When the shopping centre theatre boom started in the 1960s Endres was asked if he would be interested in working in a theatre in Champaign, Illinois where the university is located. He thought it would be a good job to hold while working on his doctorate but the booth only had a 6’ ceiling and since Endres is 6’4” he thought it might be hard on his posture. Within the month the union local in Kankakee, Illinois said they had a new theatre opening and offered him a job. He decided to try it full-time just to get the projection bug out of his system. He was to remain there from 1967 until 1974, when he was offered the job of Head Projectionist at Radio City Music Hall in New York (every projectionist’s dream job).
He was to remain there for twenty-five years, and is probably the last projectionist in the United States to work a ‘movie/stage show’ policy in two theatres on the same day, which involved operating both a projector and running a spotlight—the show at Radio City in the morning/afternoon and one at the St. George Theatre on Staten Island that night.
Radio City was one of the first theatres to be used as an experimental site for Dolby Laboratories’ entrance into motion-picture sound, and in 1999 he left Radio City to become a Projection Technician in Dolby’s reference screening room in New York, a position he holds today.
The booth at Radio City Music Hall, taken in 1951 when the Simplex X-L projector heads were installed.
The Christmas Show feature the first year I was Head Projectionist at Radio City Music Hall was Stanley Donen’s The Little Prince. Paramount provided us with 35mm prints with three-channel stereophonic sound recorded on magnetic tracks on the film. Unlike European 35/70mm projectors (including Thomas Hauerslev’s beloved Norelco DP70 machines) which were built as a complete unit, the magnetic sound reproducers for American projectors tended to be attachments that could be placed on top of the projector just under the upper film magazine. This eliminated the need to buy a whole new projector, but could cause some problems as they weren’t actually driven by the projector. The film coming from the upper reel was just pulled through them by the upper projector sprocket through a set of springs and fly wheels used to stabilize wow and flutter and keep the track against the reproduce head. They were referred to as penthouse reproducers (no connection to the magazine) because they sat on top of the projector head.
The Music Hall was still using carbon arc lamps in those days, and the carbons were supplied by a French company. The negative carbon was copper coated, while the positive was just a carbon rod. A problem arose because in shipment from France, if the carbons were dropped, they could crack, and in the case of the negative the crack would go unnoticed under the copper coating. Then as the carbon burned down, when the copper around the crack melted the end of the carbon would fall off resulting in losing the arc.
I was working with my co-projectionist one Saturday morning, playing to a packed Christmas show house, when we lost the end of the negative carbon and the light. We frantically tried to restrike the carbons to no avail, and then decided to just replace the negative. I had a new carbon ready when my partner opened the lamp house door and pulled the damaged carbon out. We put the new one in in a matter of seconds and relit the arc.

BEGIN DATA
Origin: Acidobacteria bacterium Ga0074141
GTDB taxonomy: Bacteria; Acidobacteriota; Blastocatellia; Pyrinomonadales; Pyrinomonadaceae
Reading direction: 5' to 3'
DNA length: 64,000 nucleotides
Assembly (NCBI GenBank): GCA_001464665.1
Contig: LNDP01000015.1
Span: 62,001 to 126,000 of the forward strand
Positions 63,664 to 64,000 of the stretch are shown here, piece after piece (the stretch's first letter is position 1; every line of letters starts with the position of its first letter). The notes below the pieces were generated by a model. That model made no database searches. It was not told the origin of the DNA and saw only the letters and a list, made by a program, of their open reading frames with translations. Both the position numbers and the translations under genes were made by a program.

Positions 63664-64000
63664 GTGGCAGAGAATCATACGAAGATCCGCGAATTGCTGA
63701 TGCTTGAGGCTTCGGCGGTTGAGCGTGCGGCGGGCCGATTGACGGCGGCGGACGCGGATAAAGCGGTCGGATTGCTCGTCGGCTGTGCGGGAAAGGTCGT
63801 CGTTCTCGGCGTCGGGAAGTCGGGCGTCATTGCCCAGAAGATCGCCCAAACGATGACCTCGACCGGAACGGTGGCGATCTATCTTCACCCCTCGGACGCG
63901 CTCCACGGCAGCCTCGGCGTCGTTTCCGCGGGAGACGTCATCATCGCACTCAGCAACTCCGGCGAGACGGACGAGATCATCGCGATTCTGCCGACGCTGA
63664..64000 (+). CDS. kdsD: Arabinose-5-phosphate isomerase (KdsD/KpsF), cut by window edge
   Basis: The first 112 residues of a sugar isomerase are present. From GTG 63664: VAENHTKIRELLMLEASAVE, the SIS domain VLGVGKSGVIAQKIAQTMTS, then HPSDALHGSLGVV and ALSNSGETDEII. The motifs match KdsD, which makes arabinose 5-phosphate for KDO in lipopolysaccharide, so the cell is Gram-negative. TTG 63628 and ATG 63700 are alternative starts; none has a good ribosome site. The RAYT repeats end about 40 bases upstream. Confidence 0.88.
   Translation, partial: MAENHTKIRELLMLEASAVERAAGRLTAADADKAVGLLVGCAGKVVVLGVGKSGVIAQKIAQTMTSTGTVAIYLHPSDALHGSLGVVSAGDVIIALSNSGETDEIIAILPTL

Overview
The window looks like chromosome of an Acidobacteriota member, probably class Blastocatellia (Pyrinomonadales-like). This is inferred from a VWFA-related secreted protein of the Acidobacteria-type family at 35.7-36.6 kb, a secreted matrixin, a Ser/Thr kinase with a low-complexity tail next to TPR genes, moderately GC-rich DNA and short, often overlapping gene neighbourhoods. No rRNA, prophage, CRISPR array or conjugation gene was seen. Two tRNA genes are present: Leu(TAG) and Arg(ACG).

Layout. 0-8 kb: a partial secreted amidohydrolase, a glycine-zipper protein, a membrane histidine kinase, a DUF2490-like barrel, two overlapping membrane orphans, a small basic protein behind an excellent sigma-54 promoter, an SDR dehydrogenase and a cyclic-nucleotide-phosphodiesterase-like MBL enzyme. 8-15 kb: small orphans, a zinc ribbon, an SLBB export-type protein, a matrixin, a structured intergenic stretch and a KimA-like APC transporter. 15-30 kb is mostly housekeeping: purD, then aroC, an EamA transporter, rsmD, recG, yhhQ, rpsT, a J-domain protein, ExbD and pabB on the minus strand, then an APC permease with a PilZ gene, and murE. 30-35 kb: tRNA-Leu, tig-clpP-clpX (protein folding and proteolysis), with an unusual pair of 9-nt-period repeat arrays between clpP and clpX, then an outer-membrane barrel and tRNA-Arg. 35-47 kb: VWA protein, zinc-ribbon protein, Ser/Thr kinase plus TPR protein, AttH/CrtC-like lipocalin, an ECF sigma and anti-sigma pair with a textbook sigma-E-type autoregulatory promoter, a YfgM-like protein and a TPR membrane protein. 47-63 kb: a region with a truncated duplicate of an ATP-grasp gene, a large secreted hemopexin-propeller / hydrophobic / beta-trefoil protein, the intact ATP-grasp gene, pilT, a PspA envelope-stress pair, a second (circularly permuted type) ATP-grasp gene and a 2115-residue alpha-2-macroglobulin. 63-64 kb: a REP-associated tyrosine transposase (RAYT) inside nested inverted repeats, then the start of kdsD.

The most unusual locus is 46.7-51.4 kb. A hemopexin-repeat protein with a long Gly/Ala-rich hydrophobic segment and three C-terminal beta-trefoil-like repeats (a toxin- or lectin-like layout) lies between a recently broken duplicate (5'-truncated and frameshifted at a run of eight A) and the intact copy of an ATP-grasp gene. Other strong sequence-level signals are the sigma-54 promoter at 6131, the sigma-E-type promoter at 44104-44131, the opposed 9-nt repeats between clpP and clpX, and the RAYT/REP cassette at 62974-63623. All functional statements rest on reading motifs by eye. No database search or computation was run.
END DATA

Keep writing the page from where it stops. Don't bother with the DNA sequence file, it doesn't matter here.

I reached over and restarted the projector motor and put the picture on the screen for an audience that up until that time had been relatively patient. I forgot about the fact that the magnetic penthouse reproducer was undriven. When we stopped the projector to change the carbon, the fly wheels in the penthouse continued to pull film from the upper reel into the unit as they slowed down. Thus when I started the projector and the slack was taken up when the film started pulling from the upper reel again the sudden tension broke it. The screen went white (I did too), and the audience let out a roar of disapproval. Several nights later, I awoke at about three in the morning in a cold sweat hearing that sound.
That experience became a mantra of mine that is still remembered in some quarters today: ‘You ain’t been booed ‘til you’ve been booed by 6,000 people!
Because of the downward projection angle, and the fact that the auditorium is a block wide, a ‘gain’ screen is impractical at Radio City Music Hall (a fact which killed the screening of Kiss Me Kate in 3-D. They found they would lose over 1,000 seats because of the hot spot). Thus light on the 70’ x 35’ screen (maskable to any format) was always a problem. Screens are said to have ‘gain’ in reference to their reflectivity. Think of it this way: if you shine a flashlight on a piece of white paper, it is reflected equally in all directions. The paper appears equally bright whether you look at it directly or from an angle at the side. Thus it is said to have unity or no ‘gain’. Now, shine that same light into a mirror. You won’t see the light looking at the mirror until you reflect it directly into your eyes. If a sheet of white paper can be said to have unity gain, then a mirror might be said to have 100% gain on axis with the light source. If you move to either side there’s no reflection of the light to your eyes, but on axis, the light is about as bright as it is if you look at the flashlight directly—a ‘hot spot’.